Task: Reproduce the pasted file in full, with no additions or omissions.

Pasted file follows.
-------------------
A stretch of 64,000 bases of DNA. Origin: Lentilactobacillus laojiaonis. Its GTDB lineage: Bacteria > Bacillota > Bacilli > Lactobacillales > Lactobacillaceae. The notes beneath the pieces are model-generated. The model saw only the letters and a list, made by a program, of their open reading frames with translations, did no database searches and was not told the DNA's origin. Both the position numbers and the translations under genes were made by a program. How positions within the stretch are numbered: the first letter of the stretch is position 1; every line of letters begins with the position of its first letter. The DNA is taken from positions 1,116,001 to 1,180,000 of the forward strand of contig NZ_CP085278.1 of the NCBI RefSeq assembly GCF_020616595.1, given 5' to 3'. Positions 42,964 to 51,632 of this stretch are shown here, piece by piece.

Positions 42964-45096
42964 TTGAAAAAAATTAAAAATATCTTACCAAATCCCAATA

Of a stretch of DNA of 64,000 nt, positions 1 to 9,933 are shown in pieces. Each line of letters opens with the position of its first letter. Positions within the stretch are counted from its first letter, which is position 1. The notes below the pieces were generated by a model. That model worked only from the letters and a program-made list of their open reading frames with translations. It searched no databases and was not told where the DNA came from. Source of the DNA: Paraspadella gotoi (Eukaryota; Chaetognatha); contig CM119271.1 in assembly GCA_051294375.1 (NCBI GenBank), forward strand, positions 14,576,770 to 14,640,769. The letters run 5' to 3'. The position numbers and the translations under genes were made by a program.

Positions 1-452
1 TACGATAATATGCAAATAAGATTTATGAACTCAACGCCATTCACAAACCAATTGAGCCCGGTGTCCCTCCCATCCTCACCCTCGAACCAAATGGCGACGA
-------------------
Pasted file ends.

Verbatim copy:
A stretch of 64,000 bases of DNA. Origin: Lentilactobacillus laojiaonis. Its GTDB lineage: Bacteria > Bacillota > Bacilli > Lactobacillales > Lactobacillaceae. The notes beneath the pieces are model-generated. The model saw only the letters and a list, made by a program, of their open reading frames with translations, did no database searches and was not told the DNA's origin. Both the position numbers and the translations under genes were made by a program. How positions within the stretch are numbered: the first letter of the stretch is position 1; every line of letters begins with the position of its first letter. The DNA is taken from positions 1,116,001 to 1,180,000 of the forward strand of contig NZ_CP085278.1 of the NCBI RefSeq assembly GCF_020616595.1, given 5' to 3'. Positions 42,964 to 51,632 of this stretch are shown here, piece by piece.

Positions 42964-45096
42964 TTGAAAAAAATTAAAAATATCTTACCAAATCCCAATA

Of a stretch of DNA of 64,000 nt, positions 1 to 9,933 are shown in pieces. Each line of letters opens with the position of its first letter. Positions within the stretch are counted from its first letter, which is position 1. The notes below the pieces were generated by a model. That model worked only from the letters and a program-made list of their open reading frames with translations. It searched no databases and was not told where the DNA came from. Source of the DNA: Paraspadella gotoi (Eukaryota; Chaetognatha); contig CM119271.1 in assembly GCA_051294375.1 (NCBI GenBank), forward strand, positions 14,576,770 to 14,640,769. The letters run 5' to 3'. The position numbers and the translations under genes were made by a program.

Positions 1-452
1 TACGATAATATGCAAATAAGATTTATGAACTCAACGCCATTCACAAACCAATTGAGCCCGGTGTCCCTCCCATCCTCACCCTCGAACCAAATGGCGACGA